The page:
Bruce Bradtmiller, PhD
Title: Human Dimensional Variability: A Safety Problem and Opportunity
Summary: We often think of anthropometry in the realm of personal comfort, fit of clothing and adjustments on the power seats in our automobiles. But human variation is very much a safety problem in the workplace. Protective equipment needs to fit a wide – and widening – range of human body size and shape, and the workplaces themselves must accommodate a diverse workforce. In this overview of anthropometry in the context of safety, we will consider some previous work in the area of fall protection, respiratory protection and workspace layout. We will also see what can be learned from the US military in trying to protect very different populations. The talk will conclude with a discussion of changing body size and shape in the US and abroad.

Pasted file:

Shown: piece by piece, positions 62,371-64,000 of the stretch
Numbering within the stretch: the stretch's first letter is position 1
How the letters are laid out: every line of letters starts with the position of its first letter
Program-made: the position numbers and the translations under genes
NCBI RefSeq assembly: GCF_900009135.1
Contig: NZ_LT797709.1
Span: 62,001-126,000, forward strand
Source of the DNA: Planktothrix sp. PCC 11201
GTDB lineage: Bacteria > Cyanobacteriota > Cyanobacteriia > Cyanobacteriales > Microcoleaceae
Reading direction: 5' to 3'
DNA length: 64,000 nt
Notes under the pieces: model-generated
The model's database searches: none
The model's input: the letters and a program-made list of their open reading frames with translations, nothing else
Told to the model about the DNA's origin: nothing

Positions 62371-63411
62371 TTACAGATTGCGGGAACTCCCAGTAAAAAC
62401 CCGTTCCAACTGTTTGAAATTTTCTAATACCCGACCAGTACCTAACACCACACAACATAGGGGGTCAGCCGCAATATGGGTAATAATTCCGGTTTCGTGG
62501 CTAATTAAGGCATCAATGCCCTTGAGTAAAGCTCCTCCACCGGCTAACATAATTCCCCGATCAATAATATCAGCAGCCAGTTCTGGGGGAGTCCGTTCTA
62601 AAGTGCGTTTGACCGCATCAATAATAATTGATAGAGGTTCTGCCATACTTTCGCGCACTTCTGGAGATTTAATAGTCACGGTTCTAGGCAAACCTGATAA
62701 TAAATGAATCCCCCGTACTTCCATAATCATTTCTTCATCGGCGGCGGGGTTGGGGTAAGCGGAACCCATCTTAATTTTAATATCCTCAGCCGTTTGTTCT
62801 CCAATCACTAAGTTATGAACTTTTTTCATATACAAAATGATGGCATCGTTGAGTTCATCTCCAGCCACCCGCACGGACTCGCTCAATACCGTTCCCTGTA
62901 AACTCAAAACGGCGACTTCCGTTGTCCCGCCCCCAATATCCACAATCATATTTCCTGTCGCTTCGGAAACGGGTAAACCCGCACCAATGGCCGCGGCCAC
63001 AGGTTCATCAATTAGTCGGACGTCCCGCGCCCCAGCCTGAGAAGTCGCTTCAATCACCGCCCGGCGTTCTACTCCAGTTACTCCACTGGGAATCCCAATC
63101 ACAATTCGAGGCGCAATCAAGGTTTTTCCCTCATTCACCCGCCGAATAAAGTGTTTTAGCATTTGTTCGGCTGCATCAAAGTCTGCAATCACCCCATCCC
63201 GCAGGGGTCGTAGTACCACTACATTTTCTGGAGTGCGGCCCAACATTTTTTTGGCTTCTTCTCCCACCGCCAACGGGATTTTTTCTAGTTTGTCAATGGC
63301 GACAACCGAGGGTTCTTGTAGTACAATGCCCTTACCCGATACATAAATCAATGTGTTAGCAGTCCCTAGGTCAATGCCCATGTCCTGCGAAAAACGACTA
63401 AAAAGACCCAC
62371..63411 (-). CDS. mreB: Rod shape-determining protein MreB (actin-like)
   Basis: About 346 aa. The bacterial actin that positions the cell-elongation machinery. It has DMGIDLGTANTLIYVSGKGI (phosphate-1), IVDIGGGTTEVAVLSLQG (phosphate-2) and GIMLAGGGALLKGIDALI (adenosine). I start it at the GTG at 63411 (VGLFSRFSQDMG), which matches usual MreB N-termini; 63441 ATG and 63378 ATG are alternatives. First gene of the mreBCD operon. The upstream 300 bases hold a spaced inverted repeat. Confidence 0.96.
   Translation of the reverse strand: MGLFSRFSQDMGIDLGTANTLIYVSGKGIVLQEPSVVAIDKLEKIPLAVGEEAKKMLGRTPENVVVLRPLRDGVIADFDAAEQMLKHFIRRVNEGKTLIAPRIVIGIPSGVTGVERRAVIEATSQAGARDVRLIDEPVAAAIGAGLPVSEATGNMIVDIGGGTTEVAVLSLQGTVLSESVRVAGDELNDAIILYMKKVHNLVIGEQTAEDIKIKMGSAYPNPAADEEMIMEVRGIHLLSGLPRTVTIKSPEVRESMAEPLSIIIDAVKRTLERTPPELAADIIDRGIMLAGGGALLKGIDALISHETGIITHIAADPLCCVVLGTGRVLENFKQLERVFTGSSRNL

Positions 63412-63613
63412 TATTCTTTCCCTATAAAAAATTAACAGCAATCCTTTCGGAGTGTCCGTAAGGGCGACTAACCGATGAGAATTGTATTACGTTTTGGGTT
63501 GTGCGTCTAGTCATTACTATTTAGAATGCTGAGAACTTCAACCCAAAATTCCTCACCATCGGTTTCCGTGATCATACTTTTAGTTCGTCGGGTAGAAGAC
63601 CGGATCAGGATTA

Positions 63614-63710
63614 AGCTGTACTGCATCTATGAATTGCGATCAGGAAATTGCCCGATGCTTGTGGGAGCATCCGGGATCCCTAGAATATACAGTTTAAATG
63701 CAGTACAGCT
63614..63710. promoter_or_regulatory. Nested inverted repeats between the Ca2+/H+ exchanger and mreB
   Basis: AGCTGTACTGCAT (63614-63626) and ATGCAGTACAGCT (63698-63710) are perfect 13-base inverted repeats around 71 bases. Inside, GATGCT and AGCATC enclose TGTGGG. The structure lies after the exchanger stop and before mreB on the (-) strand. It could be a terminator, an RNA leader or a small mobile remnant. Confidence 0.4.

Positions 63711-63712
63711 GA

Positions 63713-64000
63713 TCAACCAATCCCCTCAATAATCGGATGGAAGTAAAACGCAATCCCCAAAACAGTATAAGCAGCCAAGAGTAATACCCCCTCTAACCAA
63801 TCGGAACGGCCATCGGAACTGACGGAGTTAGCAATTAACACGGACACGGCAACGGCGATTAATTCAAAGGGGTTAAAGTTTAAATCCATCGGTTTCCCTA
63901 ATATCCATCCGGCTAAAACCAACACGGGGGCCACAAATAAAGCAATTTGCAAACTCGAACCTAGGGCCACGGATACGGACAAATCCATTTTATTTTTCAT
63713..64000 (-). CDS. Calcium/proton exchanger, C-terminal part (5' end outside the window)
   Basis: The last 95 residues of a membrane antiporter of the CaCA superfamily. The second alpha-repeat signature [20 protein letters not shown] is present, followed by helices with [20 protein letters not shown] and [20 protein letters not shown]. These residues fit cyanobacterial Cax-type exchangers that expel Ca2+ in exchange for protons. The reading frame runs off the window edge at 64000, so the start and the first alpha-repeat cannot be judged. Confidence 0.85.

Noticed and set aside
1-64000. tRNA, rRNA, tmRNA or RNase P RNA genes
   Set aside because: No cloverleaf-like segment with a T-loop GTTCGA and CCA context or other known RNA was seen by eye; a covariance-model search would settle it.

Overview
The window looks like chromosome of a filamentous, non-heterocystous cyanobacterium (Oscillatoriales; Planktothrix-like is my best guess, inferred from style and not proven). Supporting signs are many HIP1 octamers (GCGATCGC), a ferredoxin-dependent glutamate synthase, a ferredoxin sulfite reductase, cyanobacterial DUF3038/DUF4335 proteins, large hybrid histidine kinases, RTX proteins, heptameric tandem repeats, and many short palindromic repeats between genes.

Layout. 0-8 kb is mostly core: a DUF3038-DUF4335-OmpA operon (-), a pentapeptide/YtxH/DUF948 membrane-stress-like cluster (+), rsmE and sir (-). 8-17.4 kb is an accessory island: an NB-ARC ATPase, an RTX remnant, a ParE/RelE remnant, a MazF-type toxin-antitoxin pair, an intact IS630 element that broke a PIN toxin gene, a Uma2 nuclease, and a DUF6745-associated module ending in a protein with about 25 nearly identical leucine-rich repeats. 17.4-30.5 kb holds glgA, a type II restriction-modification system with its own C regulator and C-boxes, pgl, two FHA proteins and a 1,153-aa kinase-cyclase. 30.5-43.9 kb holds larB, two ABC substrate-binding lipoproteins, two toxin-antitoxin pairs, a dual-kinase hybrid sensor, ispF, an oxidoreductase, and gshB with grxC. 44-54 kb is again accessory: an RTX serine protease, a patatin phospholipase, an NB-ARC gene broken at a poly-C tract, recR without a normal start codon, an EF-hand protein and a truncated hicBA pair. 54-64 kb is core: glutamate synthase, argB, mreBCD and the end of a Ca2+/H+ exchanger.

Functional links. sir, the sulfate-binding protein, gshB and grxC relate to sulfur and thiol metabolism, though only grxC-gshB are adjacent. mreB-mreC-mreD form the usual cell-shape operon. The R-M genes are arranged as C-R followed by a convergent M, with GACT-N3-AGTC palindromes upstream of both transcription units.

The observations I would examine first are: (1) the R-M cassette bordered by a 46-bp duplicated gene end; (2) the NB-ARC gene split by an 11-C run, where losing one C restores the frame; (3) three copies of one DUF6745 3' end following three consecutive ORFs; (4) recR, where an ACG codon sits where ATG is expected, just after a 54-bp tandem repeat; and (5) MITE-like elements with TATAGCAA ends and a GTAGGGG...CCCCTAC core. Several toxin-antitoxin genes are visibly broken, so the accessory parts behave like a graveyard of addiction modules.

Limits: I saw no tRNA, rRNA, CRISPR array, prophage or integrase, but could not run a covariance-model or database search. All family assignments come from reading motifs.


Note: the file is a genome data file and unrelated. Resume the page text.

Kurt E. Beschorner PhD
Associate Professor, Bioengineering Department
University of Pittsburgh
Title: From Research to Design: Footwear and Ladder Design for Preventing Falling Accidents
Summary: Falling accidents are among the leading causes of occupational injuries. Between 2002 and 2015, the number of injurious falls to working aged adults has increased by 29%. Design solutions that can be integrated into the workplace are urgently needed to reverse these trends. Our research group has utilized rigorous methods in biomechanics and tribology (the study of friction) to understand the causes of falling accidents. Importantly, this research has also focused on modifiable risk factors and on solutions that can be translated to the workplace. These efforts have led to recommendations for assessing tread on work shoes, determining when worn shoes should be replaced, and assessing the design of ladders for safety. It is expected that these solutions will reduce falling accidents in order to improve worker safety and reduce employer costs.